One of the things I was most excited about was the cultural immersion of this year. We were leaving an individualistic, self-centered, materialistic, independent, capitalistic society for a community-centric people. I was so curious. One of the most obvious aspects of the culture here is how the religion and culture blur into one. We live on a Hindu island with the majority of Hindu people, and we are not Hindu ourselves. Everything is foreign. Everything is different. We are always learning.
Our neighbors and new acquaintances have been gracious enough to include us in their religious observations, which happen quite frequently. Daily, offering are left at the foot of altars. Several times month, larger offerings & ceremonies are made to appease the spirits. At different times in your child’s life, certain rituals are required. Some ceremonies are every 210 days. Some once a lunar calendar. Some when a relative dies. Some when one is reborn. It’s so hard to keep track.
In addition to observing the daily offering rituals, we’ve also tagged along to a few more “official” ceremonies. Our first was for the dedication of a new building. We were staying in a guesthouse and they were opening a new section, so naturally 200 people in the community had to come over to “bless” it. There was incense and chanting, and flowers and food and ducks and chickens. I understood none of it. But it sure was fascinating!
Our next ceremony was a funeral. Or that’s what they told us it was. What actually happened was we were part of a 500+ person “parade” through the village streets following the coffin of a deceased person. Once we arrived at the “funeral”, we realized that 3 other people had recently died and they were all being cremated today. Oh yeah, we saw a cremation. With a whole bunch of our neighbors. That’s a thing.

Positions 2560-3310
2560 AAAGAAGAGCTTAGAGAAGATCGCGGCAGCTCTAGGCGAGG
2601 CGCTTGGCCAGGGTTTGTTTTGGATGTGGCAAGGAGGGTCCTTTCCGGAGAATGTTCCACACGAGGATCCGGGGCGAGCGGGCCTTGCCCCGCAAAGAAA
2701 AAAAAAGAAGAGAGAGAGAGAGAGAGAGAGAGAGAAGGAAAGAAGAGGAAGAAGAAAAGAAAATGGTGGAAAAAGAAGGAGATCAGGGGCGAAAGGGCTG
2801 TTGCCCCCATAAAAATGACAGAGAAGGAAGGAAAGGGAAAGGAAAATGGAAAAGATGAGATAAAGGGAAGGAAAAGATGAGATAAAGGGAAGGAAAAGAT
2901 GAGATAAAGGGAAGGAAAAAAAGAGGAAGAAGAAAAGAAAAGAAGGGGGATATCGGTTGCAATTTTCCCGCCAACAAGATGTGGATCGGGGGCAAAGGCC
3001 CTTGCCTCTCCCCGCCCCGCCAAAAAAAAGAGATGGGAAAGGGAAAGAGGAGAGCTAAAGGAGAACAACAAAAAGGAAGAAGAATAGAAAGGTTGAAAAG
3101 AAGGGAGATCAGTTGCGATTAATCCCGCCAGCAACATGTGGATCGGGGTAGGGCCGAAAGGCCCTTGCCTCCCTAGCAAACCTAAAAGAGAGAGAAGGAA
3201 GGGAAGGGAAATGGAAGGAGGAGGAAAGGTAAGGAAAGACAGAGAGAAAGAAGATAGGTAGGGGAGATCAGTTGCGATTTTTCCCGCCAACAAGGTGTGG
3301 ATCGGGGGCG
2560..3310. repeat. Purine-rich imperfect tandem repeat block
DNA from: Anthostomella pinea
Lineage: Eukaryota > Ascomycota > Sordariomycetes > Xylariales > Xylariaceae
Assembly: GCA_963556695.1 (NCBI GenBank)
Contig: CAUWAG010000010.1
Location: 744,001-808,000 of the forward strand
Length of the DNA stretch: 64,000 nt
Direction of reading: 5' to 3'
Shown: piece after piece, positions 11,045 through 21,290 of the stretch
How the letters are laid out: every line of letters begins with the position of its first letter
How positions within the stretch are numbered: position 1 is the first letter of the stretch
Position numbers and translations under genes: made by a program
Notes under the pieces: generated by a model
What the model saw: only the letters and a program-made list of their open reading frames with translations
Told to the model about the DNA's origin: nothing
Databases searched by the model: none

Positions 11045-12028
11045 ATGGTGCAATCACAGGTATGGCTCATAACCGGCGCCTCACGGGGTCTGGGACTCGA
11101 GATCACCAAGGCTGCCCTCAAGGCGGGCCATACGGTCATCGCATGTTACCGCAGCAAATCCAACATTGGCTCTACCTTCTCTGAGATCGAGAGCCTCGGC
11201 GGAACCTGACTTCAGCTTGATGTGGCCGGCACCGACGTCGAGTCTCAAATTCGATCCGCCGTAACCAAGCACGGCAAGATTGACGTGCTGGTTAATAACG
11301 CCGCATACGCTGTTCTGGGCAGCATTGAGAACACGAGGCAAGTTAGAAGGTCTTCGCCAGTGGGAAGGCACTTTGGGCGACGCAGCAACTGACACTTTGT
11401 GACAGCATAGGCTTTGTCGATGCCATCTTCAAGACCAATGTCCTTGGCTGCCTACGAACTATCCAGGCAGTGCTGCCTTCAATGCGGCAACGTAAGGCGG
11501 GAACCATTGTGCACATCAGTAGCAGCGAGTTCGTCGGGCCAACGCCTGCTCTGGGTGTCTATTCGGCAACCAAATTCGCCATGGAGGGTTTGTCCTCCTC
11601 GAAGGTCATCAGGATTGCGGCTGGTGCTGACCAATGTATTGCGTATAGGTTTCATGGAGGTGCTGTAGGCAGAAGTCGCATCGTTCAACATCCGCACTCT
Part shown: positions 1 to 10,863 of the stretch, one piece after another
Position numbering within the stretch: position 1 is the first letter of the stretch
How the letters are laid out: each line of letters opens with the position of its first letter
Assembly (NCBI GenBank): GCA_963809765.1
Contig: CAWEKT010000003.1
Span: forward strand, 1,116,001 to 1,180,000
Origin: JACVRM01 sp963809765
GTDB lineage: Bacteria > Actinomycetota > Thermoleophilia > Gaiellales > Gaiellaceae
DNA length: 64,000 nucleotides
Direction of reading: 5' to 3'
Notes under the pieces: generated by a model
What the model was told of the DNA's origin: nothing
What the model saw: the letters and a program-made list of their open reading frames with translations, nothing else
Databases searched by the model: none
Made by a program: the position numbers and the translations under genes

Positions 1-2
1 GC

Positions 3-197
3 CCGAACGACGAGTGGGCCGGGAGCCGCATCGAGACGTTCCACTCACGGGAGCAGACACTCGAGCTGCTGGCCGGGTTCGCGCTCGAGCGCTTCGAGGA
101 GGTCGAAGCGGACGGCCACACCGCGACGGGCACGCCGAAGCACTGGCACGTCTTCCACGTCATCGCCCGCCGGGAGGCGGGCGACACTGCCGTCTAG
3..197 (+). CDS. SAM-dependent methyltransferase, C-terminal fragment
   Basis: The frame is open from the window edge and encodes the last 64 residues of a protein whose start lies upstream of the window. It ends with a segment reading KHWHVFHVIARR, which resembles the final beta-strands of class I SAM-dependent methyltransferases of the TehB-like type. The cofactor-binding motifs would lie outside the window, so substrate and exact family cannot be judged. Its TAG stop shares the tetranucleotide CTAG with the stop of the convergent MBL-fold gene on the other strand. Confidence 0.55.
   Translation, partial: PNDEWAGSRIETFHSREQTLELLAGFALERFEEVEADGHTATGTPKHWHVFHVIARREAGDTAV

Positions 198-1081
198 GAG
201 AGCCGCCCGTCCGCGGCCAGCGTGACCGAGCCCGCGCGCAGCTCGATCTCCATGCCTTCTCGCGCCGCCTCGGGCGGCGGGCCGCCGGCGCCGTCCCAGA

Just recently, we were invited to our landlord’s family temple for their second daughter’s tooth filing ceremony. At 17, teenagers have their canine teeth filed down flat to align them with the molars. According to beliefs, these canine teeth represent the animal side of their souls, like bad tempers, greediness, jealousy, pride, and anger. In order to help young people control their animal urges, they have these canine teeth filed. So we watched as 16 others, in addition to our landlord’s daughter, had their teeth filed that day. Apparently, it’s very special and an important rite of passage into adulthood. Kinda glad I just had a Sweet 16 party.
These are just the big events, there’s been so much culture we’ve observed and absorbed day by day. Instead of feeling like I have this place figured out, I just have more questions. I hope one day to have the language skills to ask the questions and have the relationship with friends to find the answers! But for now, I’ll just keep watching.
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